Speaking in place of Labor’s resources spokesperson, Adam Searle, Cessnock MP Clayton Barr said the debate over energy resources was unfortunately polarised between “the insanity of shut down coal yesterday at one end, and the insanity of let it rip no matter what the costs at the other”.
But Mr Barr said there was a “sensible middle ground” that would prevail.
Even so, he said that environmentally, the industry had to avoid “kicking (problems) out to eternity.
Speaking about mining rehabilitation and final voids, Mr Barr said: “Imagine in two or three or four generations, our great-great grandchildren looking back at us and saying ‘holy cow, what were they thinking at the time?’.”
At the same time, he said he had been to mines such as Bloomfield, and seen “incredible regeneration out there, you wouldn’t know there’s ever been a coalmine out there”.
Speaking on the future of the industry, Mr Barr said “most people” understood that the NSW coal industry was export oriented, so while we could have a debate over the types of electricity generation we used domestically, the industry would continue.
“We all have to acknowledge that we have decades and decades of mining in front of us,” Mr Barr said. “We will still be digging coal out of the ground here in the Hunter Valley long after I am pushing up daisies.”
In a pre-lunch discussion panel, the chief executive of the NSW Minerals Council, Stephen Galilee, Centennial Coal’s executive general manager of external affairs, Katie Brassil, and Yancoal Australia’s executive general manager of environment and community, Mark Jacobs, spoke of the challenges facing the industry with the conference’s master of ceremonies, Natasha Beyersdorf.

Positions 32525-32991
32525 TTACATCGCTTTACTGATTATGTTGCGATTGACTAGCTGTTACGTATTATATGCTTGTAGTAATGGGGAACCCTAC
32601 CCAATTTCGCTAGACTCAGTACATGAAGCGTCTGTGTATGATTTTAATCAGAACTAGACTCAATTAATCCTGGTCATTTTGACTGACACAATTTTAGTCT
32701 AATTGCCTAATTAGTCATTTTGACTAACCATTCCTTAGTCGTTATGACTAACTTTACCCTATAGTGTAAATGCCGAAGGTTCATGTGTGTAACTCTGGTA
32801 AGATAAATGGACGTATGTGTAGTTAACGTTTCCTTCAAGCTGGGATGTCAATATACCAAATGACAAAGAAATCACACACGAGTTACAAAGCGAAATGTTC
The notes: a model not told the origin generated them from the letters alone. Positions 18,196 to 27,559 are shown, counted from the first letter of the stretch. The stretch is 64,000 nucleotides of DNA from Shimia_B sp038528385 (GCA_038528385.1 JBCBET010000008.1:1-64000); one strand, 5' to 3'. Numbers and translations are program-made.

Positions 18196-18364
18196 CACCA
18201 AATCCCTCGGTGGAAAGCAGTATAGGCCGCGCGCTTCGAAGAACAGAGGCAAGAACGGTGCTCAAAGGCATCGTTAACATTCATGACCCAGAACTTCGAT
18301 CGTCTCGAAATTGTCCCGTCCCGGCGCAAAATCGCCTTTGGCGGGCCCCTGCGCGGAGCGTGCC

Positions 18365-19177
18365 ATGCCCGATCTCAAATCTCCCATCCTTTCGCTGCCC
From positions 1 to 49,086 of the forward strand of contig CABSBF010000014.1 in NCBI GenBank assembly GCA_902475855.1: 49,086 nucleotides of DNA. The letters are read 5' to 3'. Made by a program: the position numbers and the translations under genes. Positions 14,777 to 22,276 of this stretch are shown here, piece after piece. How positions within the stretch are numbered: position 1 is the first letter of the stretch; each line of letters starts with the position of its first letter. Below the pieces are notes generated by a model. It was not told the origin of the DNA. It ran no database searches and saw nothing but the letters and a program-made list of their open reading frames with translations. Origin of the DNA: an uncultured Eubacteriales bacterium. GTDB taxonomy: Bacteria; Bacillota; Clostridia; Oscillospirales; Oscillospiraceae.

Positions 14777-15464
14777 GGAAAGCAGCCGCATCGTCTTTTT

Ms Brassil cited long delays in the China Shenua Watermark project on the Liverpool Plains and the Wallarah II project on the Central Coast as examples of problems with approval times.
She also said it was taking too long to get approval on “brownfield” projects such as mine extensions.
Mr Jacobs described the NSW approvals system as “dysfunctional”.
“For me, it’s death by 1000 cuts, and every year gets worse and I would argue from a regulatory perspective we are substantially worse off,” Mr Jacobs said.
He pointed to the Queensland system, where a Co-ordinator General managed the assessment and approval of large infrastructure and mining projects, as an improvement on the situation in NSW. He said that in this state, you had various government agencies making things difficult “behind the scenes”. “We are getting increased regulation for, in some respects, no better environmental outcome,” Mr Jacobs said.
The theme of this year’s conference is “share, innovate, succeed”, and Mr Galilee said the nine finalists in the conference’s annual awards showed the importance of innovation.
One of the finalists showcased on Monday was from Glencore’s Ravensworth mine, where a drone carrying a nitrous oxide monitor had been flown repeatedly flown over blasts at the mine to give a better understanding of the level of fumes and the way they dispersed in the atmosphere.
Another finalist was an innovation in a coal crushing mill at the Ravensworth coal preparation plant that allowed the use of a hydraulic flange splitter, rather than a sledgehammer, when disassembling the mill. Yancoal’s Tasman mine is a finalist for the rehabilitation of its surface area since its 2014 closure.
The conference continues on Tuesday and finishes on Wednesday afternoon.